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adjunction

[uh-juhngk-shuh n]
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noun
  1. addition of an adjunct.

Origin of adjunction

First recorded in 1595–1605, adjunction is from the Latin word adjunctiōn- (stem of adjunctiō). See adjunct, -ion
Dictionary.com Unabridged Based on the Random House Unabridged Dictionary, © Random House, Inc. 2018

Examples from the Web for adjunction

Historical Examples

  • Their number was soon doubled by the adjunction of new cities.

    History of Julius Caesar Vol. 1 of 2

    Napoleon III, Emperor of the French, 1808-1873.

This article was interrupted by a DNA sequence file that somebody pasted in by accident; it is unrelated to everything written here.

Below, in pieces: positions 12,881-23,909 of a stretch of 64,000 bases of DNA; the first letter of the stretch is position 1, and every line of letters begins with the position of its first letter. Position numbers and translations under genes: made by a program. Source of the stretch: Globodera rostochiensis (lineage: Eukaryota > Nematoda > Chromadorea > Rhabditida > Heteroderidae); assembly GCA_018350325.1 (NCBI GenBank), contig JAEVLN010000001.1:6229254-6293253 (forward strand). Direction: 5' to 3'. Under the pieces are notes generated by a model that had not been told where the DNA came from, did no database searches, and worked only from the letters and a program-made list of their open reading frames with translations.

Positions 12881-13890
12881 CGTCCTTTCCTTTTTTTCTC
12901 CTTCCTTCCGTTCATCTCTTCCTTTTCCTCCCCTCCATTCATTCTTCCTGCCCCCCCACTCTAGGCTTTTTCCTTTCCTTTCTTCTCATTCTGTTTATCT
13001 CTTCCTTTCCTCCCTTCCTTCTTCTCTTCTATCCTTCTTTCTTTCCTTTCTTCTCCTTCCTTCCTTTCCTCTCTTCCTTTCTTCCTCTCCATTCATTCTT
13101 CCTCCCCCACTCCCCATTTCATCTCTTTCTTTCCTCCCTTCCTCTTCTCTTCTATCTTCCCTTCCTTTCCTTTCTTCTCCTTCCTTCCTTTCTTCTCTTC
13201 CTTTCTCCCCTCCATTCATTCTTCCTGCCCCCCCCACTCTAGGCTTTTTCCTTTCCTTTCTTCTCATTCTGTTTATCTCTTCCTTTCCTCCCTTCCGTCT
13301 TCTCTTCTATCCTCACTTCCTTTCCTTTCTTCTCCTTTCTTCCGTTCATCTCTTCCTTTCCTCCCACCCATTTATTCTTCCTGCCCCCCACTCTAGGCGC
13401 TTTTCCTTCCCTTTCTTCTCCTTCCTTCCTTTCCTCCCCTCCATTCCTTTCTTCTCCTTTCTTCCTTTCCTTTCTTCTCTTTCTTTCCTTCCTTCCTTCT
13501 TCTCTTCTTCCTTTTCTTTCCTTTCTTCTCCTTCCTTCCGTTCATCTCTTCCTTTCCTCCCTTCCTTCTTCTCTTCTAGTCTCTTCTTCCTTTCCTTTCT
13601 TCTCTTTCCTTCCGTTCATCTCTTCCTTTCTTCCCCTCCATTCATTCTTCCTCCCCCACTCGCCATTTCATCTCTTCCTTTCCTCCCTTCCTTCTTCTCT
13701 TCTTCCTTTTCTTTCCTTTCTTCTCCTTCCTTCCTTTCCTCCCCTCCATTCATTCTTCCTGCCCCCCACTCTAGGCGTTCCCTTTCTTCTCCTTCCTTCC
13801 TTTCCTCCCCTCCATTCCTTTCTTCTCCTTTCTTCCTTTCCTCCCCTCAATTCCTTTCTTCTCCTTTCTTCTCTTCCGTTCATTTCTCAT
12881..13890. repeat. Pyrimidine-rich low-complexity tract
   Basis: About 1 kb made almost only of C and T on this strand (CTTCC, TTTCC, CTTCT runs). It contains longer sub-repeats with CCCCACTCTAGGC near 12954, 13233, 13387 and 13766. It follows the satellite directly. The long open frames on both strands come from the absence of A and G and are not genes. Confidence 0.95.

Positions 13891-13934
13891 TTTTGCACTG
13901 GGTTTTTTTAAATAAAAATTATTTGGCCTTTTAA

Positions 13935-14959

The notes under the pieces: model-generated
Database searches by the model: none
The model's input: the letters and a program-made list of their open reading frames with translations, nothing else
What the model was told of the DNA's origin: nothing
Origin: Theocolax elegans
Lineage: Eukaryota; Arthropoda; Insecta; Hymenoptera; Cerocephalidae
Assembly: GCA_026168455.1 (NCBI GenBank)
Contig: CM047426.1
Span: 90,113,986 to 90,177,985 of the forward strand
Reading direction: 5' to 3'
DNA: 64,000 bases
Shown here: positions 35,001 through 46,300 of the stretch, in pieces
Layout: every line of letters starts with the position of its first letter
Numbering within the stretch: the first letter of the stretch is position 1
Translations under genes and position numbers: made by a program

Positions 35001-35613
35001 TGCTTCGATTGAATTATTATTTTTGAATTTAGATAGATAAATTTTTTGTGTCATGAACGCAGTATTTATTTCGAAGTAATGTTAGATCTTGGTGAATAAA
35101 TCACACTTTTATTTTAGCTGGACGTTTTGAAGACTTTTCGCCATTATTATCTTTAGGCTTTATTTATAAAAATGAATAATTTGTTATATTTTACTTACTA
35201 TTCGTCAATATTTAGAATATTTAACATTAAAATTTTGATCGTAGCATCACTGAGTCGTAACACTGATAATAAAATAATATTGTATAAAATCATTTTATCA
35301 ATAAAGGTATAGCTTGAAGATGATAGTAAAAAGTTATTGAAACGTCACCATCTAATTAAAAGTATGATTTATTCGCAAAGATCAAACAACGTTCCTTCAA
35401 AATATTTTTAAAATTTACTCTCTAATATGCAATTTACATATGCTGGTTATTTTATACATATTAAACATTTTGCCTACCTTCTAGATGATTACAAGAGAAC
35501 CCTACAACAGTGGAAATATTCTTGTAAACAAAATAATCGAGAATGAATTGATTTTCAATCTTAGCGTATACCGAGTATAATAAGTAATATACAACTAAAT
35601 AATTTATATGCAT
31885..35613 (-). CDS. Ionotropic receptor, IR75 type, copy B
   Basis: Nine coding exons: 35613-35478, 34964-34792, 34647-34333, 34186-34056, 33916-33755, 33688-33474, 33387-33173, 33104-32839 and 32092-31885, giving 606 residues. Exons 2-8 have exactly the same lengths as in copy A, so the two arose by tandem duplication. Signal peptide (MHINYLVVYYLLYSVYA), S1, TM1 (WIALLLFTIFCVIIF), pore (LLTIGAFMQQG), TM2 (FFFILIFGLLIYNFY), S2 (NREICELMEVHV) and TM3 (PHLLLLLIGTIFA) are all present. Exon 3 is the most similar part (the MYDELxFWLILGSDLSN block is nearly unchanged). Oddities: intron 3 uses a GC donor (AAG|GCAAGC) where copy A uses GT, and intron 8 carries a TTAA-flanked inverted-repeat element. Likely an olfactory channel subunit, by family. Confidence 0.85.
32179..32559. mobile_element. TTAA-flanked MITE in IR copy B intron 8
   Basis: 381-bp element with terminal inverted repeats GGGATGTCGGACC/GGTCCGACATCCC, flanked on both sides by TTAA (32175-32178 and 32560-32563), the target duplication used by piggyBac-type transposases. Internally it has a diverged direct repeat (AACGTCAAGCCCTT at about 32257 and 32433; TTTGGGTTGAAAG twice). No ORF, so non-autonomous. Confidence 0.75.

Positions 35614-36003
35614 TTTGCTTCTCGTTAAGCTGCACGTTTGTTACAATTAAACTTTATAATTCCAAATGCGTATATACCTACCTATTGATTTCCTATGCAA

• The Alliance also came to demand the adjunction to the council of a certain number of delegates.

  • They found the mayor and Morellet, asked for the Commune, and provisionally the adjunction of a popular commission.

  • The latter tried to strengthen itself by the adjunction of delegates from the National Guard.

  • This relation of adjunction issues in a peculiar relation between the boundaries of the two events.

    The Concept of Nature

    Alfred North Whitehead


British Dictionary definitions for adjunction

adjunction

noun
  1. (in phrase-structure grammar) the relationship between a branch of a tree representing a sentence to other branches to its left or right that descend from the same node immediately above
Collins English Dictionary - Complete & Unabridged 2012 Digital Edition © William Collins Sons & Co. Ltd. 1979, 1986 © HarperCollins Publishers 1998, 2000, 2003, 2005, 2006, 2007, 2009, 2012